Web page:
The dorsal sutures do not end at the margins, but extend under the cephalon, involving the cephalic doublure, and interacting with the rostral plate (shown pink in the images below below) and the hypostome. Because it is difficult sometimes to envision the nature of the dorsal and ventral sutures, and how they partition the cephalon, I have developed images below that show the sutures in an intact and a disarticulated cephalon of representative trilobites, including ones with large to small rostral plates, and one lacking a rostral plate. Note that in species with conterminant hypostomes (ones attached firmly to the anterior boublure), the hypostome may either have well-developed sutures, or may be permanently atached to the rostral plate.

images ©2003 by S. M. Gon III
In Xystridura, a typical redlichioid trilobite, there is a large rostral plate (pink) that involves the anterior and lateral doublure. The hypostome is probably permanently attached to the doublure, so that when the sutures separate, it remains docked to the rostral plate.
In Aphelaspis, a typical ptychoparioid trilobite, there is a small rostral plate (pink), and the hypostome is natant, so is never attached to the narrow cephalic doublure, but "floats" beneath the front of the glabella (held in place by muscles and connective tissue to the glabellar apodemes). 
In Lachnostoma, a typical asaphoid, the free cheeks split evenly along a median ventral suture. There is no rostral plate. There is a hypostomal suture, which allows the hypostome to separate as needed. Notice that the cephalic doublure is extremely wide.

Molting (Ecdysis) and the Role of Sutures

Trilobites, as arthropods, grew by shedding their old, rigid exoskeleton in a process called ecdysis, or molting.  They underwent this process several times during their development. The animation below depicts a Paradoxides trilobite molting (left is the animal in top view). In the animation, the facial sutures (red) split, opening the cephalon (separating the cranidium from the librigenae and associated structures). This provides an exit for the molting trilobite (purple) from its old exoskeleton (orange). The arching of the body plants the rear pleural spines securely into the substrate and likewise anchors the rostral plate at the anterior cephalic margin downward, providing an exit ramp for the emerging newly-molted animal. This sequence is consistent with fossils of Paradoxides in which the librigenae and rostral-hypostomal plate are found inverted beneath the axial cranidial shield. All it would take is slightly more forward tilting to have the molted librigenal assemblage flip into such an inverted position.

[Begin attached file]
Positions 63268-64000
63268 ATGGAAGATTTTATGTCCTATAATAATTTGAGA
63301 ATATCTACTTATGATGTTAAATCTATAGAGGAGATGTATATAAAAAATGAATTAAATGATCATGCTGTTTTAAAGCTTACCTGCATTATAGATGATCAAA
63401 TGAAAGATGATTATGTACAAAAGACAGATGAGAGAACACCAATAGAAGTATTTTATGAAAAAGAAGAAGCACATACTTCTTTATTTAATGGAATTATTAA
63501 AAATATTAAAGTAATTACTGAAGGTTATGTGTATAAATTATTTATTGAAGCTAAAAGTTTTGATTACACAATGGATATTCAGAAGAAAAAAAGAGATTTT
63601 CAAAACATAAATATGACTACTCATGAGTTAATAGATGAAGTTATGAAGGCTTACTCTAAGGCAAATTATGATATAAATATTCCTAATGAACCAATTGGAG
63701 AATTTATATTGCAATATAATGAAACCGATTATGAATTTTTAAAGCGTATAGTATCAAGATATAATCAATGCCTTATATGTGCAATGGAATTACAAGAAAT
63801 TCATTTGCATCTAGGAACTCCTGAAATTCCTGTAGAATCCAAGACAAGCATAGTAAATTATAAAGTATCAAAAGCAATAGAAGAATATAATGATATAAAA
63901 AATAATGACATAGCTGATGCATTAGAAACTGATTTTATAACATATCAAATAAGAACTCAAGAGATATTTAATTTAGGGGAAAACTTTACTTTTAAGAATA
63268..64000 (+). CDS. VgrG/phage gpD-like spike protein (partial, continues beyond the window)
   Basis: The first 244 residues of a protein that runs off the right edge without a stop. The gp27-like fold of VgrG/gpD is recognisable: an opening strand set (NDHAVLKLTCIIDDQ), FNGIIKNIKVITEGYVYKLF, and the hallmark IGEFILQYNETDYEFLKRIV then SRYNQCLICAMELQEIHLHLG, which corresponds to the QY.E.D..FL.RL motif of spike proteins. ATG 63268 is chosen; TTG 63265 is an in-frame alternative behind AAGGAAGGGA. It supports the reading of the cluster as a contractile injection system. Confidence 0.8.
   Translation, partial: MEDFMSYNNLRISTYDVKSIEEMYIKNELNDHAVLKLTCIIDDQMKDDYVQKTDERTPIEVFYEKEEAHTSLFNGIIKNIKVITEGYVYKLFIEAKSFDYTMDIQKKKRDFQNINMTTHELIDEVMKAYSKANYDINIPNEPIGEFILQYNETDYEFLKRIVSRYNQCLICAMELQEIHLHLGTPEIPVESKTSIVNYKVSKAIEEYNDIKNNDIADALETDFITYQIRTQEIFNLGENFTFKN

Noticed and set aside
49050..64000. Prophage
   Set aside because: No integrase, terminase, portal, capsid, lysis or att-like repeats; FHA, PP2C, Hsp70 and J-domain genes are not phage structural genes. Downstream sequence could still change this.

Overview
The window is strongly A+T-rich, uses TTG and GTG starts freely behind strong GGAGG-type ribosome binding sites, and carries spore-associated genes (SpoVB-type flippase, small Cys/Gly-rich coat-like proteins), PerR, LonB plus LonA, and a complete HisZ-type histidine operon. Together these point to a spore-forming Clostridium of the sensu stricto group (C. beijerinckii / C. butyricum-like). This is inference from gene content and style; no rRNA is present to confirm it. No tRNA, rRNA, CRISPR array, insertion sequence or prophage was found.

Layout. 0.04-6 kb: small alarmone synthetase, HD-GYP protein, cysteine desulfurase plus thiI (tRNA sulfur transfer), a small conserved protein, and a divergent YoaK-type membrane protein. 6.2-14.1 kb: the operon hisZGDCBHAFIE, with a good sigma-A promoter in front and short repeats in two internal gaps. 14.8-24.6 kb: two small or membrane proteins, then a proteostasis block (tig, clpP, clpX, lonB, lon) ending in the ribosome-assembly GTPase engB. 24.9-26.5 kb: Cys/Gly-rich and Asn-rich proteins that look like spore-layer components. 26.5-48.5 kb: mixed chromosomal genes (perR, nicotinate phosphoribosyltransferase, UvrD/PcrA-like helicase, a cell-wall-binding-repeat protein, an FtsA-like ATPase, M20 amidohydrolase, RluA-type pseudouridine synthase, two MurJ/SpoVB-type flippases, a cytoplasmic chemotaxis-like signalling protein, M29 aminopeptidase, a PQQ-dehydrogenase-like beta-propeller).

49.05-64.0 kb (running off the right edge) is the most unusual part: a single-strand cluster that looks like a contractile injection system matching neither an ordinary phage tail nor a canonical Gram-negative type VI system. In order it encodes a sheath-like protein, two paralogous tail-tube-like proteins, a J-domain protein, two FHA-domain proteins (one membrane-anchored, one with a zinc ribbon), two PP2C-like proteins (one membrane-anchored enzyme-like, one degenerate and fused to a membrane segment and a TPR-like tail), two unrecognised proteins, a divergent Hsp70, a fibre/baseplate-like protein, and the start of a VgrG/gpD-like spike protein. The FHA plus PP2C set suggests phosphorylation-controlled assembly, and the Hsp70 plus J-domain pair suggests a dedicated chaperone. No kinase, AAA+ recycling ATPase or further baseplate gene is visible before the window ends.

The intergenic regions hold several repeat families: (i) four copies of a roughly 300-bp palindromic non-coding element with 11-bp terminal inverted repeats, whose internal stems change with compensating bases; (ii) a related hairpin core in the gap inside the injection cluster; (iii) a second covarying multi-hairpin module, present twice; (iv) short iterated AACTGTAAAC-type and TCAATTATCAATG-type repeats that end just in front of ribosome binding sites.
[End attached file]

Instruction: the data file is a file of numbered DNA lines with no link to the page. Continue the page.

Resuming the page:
Ahh! Now I can stretch a bit!
This animated image ©2000 by S. M. Gon III
Adapted from Whittington, 1990 via the 1997 Treatise (p. 156-7). 

Fossil evidence of the molting sequence
Some trilobite models come complete with sunroof...
Fossil photos (top) from Ludvigsen 1979a. Molting sequence figure (bottom) adapted from Ludvigsen 1979b.
In another example of the consequence of molting, the displaced cranidium and librigenae of the Canadian trilobite Pseudogygites latimarginalis in the photographs shown below is explained by the reconstruction of the molting sequence shown under the photographs: The facial sutures separate, allowing the molting trilobite (purple) an opening through which it emerges from its old exoskeleton (white).
Sources cited:
  • Ludvigsen, Rolf.  1979a. The Ordovician trilobite Pseudogygites Kobayashi in eastern and arctic North America.  Royal Ontario Museum Life Sciences Contributions 120, 41 pages.
  • Ludvigsen, Rolf.  1979b.  Fossils of Ontario.  Part 1: The Trilobites.  Royal Ontario Museum Life Sciences miscellaneous Publications, 96 pages. 
  • Whittington, H. B. 1990. Articulation and exuviation in Cambrian trilobites. Philosophical Transactions of the Royal Society of London (series B) 324:111-47. fig. 1-54.

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    Walking Trilobite animation ©2000 by S. M. Gon III